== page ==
I broke my favourite mug.
I was doing dishes. As I reached across the counter to place my mug on the drying mat, it smacked the bottom of a pint glass.
I thought I’d broken the pint glass. When I realized I had, in fact, taken a huge chunk out of Emily Dickinson’s hair, my eyes filled up with tears.
My sweetheart, out in the living room with our son, asked what happened. But I couldn’t answer right away, the lump in my throat kept my reply from reaching the air.
If I had been alone, I probably would have sobbed, but I knew how ridiculous my words were about to sound as I choked out, “I broke my favourite mug.”
It wasn’t really about the mug itself, it’s what it represented. It was inspiration, deep friendship, thoughtfulness. Love.
It was my coffee mug, tea mug, and occasionally, when everything else was packed for moving, it was a beer mug.
It was the mug which waited to the right of my keyboard or notebook when I’d sit down at my writing table for moments of creativity and divine inspiration.
It was given to me as a “no special reason” gift. Something my dear Red saw and knew was for me. On it, caricatures of women writers – Mary Shelley, Emily Dickinson, Jane Austen, Virginia Woolf, Sylvia Plath, Louisa May Alcott. It’s been one of my favourite things for more than a decade. And on December 21st, it broke. On solstice. The longest night. The night we say goodbye to the darkness and welcome the light back in.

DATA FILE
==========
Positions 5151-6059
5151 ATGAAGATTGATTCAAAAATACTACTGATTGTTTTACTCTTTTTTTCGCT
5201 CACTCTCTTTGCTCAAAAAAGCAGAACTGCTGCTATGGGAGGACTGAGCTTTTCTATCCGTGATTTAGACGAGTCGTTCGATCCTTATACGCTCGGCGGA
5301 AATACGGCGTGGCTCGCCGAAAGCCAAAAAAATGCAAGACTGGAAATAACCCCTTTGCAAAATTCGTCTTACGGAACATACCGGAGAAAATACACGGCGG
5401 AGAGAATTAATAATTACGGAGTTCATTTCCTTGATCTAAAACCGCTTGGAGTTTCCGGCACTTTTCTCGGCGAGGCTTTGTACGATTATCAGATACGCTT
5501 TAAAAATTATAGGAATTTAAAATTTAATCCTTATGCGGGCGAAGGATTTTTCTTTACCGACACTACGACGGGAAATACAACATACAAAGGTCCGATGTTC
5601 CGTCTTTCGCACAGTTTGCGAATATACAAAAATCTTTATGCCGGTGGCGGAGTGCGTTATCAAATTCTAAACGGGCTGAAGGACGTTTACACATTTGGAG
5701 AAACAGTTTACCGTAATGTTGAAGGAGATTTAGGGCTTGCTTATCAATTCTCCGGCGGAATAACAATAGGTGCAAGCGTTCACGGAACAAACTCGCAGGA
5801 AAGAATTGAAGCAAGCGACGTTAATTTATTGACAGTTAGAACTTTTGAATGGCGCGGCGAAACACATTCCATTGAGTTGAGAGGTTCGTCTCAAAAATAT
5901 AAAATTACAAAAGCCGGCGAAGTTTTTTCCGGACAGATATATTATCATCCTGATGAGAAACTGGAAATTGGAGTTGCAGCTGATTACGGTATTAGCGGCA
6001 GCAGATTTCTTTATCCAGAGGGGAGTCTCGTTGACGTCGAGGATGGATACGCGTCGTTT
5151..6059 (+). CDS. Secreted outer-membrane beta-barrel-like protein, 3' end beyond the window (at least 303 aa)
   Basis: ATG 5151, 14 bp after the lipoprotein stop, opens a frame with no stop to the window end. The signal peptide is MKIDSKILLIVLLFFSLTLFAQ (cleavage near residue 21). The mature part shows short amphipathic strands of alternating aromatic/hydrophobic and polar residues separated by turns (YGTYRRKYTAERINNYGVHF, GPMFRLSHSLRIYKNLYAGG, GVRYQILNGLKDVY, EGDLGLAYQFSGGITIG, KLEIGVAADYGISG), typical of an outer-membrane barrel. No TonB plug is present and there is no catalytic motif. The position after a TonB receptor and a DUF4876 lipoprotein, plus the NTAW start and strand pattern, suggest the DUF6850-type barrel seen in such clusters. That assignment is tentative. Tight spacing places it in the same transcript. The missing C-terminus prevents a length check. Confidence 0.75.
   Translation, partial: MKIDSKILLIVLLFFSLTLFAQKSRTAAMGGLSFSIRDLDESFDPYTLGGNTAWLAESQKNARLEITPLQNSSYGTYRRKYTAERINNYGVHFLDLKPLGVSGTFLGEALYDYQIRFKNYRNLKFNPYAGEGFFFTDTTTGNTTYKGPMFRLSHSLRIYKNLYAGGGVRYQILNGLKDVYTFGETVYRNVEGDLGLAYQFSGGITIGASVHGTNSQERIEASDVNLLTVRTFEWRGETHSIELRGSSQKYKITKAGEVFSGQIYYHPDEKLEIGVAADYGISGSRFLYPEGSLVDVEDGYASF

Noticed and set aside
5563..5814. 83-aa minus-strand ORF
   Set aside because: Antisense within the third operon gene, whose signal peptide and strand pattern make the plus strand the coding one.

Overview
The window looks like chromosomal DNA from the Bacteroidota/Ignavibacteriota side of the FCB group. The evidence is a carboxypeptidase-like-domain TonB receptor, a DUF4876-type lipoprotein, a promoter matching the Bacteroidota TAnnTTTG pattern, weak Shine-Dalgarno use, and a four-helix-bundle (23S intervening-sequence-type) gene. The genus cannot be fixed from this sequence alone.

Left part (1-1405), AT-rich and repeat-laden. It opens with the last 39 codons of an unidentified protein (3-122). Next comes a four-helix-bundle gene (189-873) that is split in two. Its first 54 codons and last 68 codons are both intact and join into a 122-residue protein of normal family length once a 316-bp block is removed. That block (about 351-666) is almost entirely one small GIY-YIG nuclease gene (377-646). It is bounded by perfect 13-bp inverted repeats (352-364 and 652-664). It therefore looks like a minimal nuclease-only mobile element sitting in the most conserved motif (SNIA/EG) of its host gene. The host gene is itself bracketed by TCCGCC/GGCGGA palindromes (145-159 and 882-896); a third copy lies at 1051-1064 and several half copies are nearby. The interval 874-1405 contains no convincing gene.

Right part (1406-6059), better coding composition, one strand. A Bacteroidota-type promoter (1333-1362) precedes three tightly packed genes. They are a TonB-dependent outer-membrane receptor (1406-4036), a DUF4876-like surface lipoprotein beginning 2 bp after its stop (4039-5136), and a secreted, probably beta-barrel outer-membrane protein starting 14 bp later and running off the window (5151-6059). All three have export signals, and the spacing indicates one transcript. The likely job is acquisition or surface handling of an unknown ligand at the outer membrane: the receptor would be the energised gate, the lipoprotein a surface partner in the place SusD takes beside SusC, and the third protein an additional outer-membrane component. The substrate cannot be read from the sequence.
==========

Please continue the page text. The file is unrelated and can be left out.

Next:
The symbolism is not lost on me.
Life loves to make me aware of subtle things. Quiet lessons. She prefers to whisper, rather than scream. To help me notice things more out of instinct and gentle perception, than giant banners and billboards. She likes to fly on gentle wings, but will occasionally flap with great fury if I’m not paying attention.
I will re-purpose the mug. For now. It will make a fine pen holder on my writing table. Which I need to get back to, refocus my attention on. My muse does not like it when I spend too much time away. My soul is not easy when my hands are not writing.